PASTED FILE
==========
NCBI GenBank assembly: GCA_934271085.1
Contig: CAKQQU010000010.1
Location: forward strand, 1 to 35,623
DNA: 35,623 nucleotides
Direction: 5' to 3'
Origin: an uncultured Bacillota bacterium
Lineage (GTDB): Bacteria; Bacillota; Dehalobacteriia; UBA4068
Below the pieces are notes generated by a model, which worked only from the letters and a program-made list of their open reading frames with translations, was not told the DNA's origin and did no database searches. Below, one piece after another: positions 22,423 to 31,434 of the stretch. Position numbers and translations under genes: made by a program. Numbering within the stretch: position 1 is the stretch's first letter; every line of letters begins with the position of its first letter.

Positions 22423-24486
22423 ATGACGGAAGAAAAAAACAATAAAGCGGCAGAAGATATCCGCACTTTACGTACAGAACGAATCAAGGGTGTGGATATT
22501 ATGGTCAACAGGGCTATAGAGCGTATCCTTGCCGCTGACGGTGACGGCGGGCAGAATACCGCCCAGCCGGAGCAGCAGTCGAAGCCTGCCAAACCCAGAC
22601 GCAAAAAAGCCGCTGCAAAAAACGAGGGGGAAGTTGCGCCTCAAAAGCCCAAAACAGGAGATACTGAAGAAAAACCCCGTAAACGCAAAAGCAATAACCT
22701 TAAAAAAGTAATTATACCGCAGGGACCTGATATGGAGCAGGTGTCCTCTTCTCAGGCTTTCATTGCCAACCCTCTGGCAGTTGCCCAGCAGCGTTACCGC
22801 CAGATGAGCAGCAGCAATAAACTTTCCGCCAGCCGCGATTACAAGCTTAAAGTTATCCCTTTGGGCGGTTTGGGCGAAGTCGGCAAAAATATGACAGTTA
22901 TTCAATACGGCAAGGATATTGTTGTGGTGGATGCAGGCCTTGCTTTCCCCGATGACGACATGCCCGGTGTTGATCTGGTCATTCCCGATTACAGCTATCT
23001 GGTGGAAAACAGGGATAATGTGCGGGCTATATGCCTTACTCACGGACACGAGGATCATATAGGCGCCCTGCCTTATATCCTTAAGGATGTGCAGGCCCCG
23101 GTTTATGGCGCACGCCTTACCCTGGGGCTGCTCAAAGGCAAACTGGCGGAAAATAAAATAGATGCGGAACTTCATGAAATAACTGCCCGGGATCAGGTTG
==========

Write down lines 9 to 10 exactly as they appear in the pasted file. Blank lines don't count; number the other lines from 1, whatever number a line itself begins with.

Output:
Positions 22423-24486
22423 ATGACGGAAGAAAAAAACAATAAAGCGGCAGAAGATATCCGCACTTTACGTACAGAACGAATCAAGGGTGTGGATATT